In contemplating Brad Pitt, people often focus on the external; from his big screen debut in “Thelma and Louise” to some of his more current projects, we view him as a thing of beauty. Which he undoubtedly is, partly because he’s cultivated himself to be that way and partly because God made him that way. Some of us might have even learned from his guest spot on Friends and his roles in “Mr. & Mrs. Smith” and the “Ocean’s Eleven” series of films, that the twinkle in his eye reveals a wickedly enticing, yet harmlessly charming, sense of humor. But what we don’t see is “Brad Pitt: Man of Faith.”
But, as an interview in Parade notes, there’s more to Brad than meets our lustful, sinful eyes. The boy who began his life as a son in a Missouri Baptist community harbors a sense of existential sadness, and spent his early years wondering whether he as a Baptist, would be entitled to the same Heaven as Christians.
As he got older, his religious doubts increased.
“I had crises of faith,” he says. “I thought you had to experience things if you want to know right from wrong. I’d go to Christian revivals and be moved by the Holy Spirit, and I’d go to rock concerts and feel the same fervor. Then I’d be told, ‘That’s the Devil’s music! Don’t partake in that!’ I wanted to experience things religion said not to experience.”
[By this point in the interview, you should be thinking of Brad's "immortal" role as Louis in "Interview With the Vampire," and perhaps contemplating the connections between spiritual and physical ecstasy, as elicited by faith and rock-and-roll, respectively. Discuss.]
By the time he entered college, Pitt had scuttled his fundamentalist beliefs. “When I got untethered from the comfort of religion, it wasn’t a loss of faith for me, it was a discovery of self,” he says. “I had faith that I’m capable enough to handle any situation. There’s peace in understanding that I have only one life, here and now, and I’m responsible.”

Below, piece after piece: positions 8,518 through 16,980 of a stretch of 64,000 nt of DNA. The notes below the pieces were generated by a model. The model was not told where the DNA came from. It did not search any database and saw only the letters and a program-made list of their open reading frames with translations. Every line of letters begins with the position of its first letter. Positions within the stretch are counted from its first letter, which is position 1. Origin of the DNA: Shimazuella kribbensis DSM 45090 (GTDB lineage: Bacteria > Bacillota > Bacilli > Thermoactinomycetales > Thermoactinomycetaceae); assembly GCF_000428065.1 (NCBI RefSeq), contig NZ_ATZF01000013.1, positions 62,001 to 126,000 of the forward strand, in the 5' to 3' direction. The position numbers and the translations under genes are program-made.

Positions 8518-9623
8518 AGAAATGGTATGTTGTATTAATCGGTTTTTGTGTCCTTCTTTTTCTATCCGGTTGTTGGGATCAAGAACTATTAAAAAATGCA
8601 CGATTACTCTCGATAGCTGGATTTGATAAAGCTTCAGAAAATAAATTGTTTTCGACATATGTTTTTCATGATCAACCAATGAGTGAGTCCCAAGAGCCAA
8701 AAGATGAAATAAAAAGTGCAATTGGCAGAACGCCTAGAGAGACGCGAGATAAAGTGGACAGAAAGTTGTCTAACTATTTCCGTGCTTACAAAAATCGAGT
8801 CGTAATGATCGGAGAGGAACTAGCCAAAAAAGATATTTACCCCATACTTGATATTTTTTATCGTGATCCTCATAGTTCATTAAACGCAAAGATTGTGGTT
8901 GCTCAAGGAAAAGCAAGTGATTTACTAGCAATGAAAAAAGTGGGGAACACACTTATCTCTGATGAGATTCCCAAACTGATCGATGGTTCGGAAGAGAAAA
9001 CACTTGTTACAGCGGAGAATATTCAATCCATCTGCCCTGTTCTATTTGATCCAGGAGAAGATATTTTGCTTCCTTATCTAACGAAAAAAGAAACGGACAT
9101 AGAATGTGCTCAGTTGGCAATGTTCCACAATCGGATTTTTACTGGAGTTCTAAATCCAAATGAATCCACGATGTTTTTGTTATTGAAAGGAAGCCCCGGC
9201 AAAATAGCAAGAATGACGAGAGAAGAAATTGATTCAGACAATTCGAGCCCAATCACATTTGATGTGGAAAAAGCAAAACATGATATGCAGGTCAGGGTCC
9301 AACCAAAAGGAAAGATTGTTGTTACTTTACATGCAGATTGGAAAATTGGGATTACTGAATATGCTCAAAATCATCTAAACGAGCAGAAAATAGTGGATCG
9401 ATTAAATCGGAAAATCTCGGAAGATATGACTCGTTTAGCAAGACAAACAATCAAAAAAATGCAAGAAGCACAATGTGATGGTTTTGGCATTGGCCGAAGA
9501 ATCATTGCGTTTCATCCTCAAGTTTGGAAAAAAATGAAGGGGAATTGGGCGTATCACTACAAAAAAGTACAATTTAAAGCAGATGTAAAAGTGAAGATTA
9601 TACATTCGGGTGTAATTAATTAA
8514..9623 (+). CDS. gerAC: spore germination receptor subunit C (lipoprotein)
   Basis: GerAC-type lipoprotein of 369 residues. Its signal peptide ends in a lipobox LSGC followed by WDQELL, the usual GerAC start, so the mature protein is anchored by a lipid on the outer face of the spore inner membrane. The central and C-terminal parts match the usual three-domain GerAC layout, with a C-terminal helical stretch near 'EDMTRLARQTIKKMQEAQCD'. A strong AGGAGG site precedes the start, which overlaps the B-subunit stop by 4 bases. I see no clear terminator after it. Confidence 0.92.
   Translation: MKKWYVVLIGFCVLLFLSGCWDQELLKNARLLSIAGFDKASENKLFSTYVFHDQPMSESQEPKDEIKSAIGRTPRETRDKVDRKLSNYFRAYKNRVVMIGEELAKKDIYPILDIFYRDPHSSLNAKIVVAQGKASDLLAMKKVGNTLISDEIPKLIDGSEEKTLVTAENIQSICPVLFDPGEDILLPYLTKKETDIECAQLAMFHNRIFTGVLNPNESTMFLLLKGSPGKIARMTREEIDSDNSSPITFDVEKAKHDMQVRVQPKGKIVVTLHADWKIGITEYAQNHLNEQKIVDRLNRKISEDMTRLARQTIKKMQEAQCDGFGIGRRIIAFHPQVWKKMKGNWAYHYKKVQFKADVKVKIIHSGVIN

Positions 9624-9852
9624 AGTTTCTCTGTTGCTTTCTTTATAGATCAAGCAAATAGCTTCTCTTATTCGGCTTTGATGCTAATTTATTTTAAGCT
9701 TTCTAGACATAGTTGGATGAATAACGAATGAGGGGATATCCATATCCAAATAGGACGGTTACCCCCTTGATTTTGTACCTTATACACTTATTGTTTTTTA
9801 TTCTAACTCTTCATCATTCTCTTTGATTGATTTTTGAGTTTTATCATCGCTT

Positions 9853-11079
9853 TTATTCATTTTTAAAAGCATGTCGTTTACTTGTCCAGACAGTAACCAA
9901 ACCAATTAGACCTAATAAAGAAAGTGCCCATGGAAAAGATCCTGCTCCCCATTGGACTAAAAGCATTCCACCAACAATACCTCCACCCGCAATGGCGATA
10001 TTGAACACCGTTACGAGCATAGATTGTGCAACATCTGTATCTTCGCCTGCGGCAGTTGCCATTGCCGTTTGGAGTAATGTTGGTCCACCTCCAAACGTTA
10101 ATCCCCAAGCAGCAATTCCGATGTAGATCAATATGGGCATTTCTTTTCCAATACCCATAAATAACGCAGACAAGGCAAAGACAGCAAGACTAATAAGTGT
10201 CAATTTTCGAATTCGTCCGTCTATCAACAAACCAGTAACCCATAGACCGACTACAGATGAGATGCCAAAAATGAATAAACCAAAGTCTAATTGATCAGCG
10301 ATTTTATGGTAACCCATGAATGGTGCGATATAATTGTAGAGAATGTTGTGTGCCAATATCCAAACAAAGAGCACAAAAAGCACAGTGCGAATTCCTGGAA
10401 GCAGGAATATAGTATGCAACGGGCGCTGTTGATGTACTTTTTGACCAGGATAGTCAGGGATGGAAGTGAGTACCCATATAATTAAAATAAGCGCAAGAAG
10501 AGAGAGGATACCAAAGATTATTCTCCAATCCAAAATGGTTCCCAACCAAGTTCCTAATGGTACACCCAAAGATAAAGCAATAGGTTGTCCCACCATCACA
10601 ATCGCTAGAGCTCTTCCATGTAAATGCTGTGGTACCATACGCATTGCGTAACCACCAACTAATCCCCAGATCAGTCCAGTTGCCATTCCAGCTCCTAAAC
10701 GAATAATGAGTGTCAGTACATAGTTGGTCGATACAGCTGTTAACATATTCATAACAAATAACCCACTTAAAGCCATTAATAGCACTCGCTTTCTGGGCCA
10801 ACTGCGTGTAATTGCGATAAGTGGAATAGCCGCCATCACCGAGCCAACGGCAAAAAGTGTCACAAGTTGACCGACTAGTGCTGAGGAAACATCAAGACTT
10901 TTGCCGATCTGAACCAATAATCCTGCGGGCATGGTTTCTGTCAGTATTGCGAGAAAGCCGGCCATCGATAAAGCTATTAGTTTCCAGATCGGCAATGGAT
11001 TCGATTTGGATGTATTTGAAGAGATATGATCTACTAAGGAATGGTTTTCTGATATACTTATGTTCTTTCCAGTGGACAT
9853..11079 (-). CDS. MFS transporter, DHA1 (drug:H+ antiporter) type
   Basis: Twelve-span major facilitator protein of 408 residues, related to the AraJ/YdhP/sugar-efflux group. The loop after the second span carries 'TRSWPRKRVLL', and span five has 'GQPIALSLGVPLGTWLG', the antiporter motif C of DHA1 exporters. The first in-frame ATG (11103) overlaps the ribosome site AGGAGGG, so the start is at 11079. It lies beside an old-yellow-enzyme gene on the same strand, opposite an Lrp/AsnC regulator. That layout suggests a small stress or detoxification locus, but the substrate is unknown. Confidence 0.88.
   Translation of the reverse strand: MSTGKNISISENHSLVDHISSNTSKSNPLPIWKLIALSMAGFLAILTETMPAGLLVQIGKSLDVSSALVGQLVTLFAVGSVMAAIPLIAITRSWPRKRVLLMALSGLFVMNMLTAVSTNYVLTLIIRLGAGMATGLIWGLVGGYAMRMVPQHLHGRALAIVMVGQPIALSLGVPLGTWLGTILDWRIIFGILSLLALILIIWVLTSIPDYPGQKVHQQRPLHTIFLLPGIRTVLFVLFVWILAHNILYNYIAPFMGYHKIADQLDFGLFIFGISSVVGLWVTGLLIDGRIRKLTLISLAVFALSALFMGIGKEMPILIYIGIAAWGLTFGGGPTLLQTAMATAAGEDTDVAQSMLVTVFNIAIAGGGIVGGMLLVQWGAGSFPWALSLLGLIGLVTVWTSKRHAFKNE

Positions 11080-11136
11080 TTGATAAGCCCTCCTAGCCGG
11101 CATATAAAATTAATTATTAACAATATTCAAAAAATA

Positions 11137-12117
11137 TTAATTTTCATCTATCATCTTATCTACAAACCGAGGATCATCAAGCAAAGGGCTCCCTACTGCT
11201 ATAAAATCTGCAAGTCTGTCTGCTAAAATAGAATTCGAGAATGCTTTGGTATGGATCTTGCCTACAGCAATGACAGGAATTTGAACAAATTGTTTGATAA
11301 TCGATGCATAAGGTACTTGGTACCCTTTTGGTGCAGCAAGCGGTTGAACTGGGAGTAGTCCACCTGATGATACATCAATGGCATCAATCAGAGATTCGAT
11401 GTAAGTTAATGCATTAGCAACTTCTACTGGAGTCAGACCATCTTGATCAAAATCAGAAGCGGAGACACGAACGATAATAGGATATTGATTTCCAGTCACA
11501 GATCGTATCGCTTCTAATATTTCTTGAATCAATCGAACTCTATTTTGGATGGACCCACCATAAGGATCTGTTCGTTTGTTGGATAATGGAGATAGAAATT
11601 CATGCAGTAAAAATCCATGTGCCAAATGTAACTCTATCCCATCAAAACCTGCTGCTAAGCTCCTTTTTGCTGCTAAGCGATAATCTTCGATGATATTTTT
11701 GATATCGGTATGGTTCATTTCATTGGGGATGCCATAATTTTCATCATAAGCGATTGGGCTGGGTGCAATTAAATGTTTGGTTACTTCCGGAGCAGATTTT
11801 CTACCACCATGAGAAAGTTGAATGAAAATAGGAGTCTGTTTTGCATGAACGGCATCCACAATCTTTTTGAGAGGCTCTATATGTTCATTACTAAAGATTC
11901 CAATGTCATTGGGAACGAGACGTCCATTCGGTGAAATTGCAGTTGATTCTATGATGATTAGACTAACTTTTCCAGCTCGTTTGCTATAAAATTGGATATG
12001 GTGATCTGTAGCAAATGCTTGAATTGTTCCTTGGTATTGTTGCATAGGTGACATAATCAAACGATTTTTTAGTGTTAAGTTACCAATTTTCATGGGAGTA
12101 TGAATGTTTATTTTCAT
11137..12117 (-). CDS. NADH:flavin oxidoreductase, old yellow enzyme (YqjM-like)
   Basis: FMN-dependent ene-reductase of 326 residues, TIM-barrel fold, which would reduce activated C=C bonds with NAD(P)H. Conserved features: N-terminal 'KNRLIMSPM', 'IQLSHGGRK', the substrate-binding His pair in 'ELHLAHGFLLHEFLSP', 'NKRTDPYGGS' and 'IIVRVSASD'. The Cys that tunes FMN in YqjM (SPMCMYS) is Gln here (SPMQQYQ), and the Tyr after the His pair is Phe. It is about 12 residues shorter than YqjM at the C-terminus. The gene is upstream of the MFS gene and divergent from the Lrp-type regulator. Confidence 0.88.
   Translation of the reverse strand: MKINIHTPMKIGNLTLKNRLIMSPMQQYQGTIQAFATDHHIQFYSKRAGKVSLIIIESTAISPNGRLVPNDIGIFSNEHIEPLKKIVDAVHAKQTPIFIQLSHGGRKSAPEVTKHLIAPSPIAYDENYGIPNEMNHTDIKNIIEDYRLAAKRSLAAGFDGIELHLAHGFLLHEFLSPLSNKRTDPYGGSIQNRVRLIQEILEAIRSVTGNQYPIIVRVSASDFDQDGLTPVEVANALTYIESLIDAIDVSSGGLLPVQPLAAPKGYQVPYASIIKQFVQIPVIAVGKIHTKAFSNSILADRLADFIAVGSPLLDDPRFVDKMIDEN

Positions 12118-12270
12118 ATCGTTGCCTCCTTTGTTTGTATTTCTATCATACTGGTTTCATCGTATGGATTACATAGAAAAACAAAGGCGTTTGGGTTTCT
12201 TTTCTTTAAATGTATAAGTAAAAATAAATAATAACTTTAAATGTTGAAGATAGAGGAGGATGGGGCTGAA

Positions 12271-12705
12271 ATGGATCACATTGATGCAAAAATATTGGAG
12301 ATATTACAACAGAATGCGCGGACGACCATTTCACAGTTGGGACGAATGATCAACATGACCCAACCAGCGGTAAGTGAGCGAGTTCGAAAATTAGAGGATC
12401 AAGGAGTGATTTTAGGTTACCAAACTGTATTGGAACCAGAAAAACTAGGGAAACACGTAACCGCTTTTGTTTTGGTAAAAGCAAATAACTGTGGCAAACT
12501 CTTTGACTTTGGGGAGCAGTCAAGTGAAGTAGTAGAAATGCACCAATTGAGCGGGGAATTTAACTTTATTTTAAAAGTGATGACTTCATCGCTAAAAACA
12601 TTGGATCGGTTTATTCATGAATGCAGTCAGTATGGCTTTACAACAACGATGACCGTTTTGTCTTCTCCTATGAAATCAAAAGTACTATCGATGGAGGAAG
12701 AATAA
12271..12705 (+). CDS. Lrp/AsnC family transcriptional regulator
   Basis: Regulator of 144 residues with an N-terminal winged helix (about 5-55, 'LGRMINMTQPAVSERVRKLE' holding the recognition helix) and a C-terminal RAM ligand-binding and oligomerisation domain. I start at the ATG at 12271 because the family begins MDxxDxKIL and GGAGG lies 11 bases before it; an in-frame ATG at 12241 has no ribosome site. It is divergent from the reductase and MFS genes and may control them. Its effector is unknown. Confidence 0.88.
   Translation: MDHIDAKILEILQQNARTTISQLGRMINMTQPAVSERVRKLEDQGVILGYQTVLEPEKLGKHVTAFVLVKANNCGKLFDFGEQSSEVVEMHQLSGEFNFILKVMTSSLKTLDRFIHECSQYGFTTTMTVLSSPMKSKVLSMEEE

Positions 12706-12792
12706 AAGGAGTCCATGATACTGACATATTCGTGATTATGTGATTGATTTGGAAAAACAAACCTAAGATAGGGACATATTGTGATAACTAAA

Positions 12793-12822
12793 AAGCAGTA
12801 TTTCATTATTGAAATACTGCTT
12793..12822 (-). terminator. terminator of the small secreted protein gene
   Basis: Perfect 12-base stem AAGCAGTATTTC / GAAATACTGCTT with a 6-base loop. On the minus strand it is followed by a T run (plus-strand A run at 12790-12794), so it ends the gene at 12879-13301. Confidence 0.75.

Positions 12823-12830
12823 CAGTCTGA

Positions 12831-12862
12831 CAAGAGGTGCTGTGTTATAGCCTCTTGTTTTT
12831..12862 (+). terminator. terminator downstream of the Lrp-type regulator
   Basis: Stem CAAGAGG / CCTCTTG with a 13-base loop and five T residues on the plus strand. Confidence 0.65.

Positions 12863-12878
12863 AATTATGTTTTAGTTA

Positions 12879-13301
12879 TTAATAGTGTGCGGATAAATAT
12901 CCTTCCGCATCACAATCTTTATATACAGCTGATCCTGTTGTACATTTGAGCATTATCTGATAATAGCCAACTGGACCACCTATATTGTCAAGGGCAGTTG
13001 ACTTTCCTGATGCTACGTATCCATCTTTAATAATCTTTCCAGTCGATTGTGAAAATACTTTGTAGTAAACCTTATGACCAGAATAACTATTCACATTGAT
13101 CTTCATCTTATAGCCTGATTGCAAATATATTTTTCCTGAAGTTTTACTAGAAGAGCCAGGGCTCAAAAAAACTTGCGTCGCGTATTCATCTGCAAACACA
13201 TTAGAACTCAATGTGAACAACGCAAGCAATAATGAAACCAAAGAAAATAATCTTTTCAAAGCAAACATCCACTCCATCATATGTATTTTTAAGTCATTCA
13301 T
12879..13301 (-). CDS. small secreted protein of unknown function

Pitt may not recognize this instinct as tikkun olam, the “fixing the world” concept adhered to by Jews everywhere, but as someone who has the means to make a difference, he is making great efforts all over the map, from rebuilding New Orleans to AIDS care in Africa. The Brangelina entity, known for beauty, adoptions and big sunglasses, has also become known for the millions of dollars Brad and Angelina have donated to charity. As the story reports, $1 million was given to Doctors Without Borders, another million to Global Action for Children.
“It’s not just altruism,” he insists. “It’s not a payback. Philanthropy is good for us. It’s in our own best interest. It’s personally rewarding when you see lives change because of an action you take that, though simple for you, means so much to others. You sleep peacefully at night.”
The man who six-packed his way into our pop culture consciousness is living his life in strong faith; even if the faith is not in a church, per se, the grounding in religious upbringing has clearly left a mark on him, by keeping alive a sense of morality and belief.
“What’s important to me is that I’ve defined my beliefs and lived according to them and not betrayed them,” he says. “One of those is my belief in family. I still have faith in that.”